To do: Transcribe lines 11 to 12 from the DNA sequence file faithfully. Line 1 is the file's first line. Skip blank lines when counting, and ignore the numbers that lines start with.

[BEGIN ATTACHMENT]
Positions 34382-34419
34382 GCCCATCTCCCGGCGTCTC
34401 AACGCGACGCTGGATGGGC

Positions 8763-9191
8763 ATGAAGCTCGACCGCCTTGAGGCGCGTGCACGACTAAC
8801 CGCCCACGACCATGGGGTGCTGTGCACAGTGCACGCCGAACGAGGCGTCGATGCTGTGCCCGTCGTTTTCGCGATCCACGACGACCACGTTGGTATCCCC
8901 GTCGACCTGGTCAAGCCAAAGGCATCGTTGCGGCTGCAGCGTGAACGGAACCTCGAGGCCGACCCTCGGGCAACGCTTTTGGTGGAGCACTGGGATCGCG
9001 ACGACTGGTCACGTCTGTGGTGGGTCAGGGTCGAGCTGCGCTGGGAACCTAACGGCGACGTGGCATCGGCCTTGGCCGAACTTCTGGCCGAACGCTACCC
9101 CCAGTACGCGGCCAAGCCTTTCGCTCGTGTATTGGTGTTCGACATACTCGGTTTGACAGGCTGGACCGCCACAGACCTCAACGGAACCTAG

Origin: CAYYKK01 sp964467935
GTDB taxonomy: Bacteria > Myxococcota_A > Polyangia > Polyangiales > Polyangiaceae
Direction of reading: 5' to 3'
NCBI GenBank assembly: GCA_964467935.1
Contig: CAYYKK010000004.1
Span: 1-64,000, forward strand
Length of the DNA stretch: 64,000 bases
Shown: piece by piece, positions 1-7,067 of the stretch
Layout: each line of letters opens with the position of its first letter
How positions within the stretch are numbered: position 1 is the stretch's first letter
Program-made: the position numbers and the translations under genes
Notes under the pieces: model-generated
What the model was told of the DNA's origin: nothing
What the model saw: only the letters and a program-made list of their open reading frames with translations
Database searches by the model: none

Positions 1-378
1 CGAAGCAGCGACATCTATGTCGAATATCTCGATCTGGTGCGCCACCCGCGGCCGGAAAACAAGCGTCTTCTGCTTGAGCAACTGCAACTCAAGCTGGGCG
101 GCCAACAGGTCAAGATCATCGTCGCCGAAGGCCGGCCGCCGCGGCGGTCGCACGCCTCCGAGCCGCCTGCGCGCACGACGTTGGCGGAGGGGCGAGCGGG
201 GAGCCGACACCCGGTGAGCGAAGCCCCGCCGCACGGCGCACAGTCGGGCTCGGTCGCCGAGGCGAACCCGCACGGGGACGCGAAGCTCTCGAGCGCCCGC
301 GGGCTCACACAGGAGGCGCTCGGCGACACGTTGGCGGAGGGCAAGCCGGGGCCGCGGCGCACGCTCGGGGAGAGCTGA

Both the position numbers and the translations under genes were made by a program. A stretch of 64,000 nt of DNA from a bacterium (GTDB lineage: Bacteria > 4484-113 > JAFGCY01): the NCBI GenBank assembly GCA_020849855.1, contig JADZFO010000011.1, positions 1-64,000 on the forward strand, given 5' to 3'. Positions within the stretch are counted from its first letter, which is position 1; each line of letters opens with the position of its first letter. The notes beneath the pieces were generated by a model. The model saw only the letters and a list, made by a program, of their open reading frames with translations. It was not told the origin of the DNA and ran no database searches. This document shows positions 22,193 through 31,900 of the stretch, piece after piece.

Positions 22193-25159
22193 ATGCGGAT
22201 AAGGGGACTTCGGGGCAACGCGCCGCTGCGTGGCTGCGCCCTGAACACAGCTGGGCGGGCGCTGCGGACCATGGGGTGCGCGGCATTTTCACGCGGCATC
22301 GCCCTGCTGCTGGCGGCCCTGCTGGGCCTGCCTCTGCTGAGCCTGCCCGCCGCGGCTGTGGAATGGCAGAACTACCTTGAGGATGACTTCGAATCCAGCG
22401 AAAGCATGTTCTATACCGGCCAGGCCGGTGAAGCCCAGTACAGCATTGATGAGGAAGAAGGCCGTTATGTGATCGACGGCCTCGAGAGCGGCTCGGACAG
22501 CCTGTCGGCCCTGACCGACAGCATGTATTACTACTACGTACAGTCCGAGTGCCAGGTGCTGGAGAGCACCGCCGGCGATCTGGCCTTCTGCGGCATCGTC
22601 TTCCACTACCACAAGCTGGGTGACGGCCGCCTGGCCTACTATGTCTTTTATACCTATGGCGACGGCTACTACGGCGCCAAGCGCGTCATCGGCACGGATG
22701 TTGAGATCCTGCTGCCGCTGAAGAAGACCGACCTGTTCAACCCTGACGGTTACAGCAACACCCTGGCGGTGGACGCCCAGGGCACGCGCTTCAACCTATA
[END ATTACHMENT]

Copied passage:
GTDB taxonomy: Bacteria > Myxococcota_A > Polyangia > Polyangiales > Polyangiaceae
Direction of reading: 5' to 3'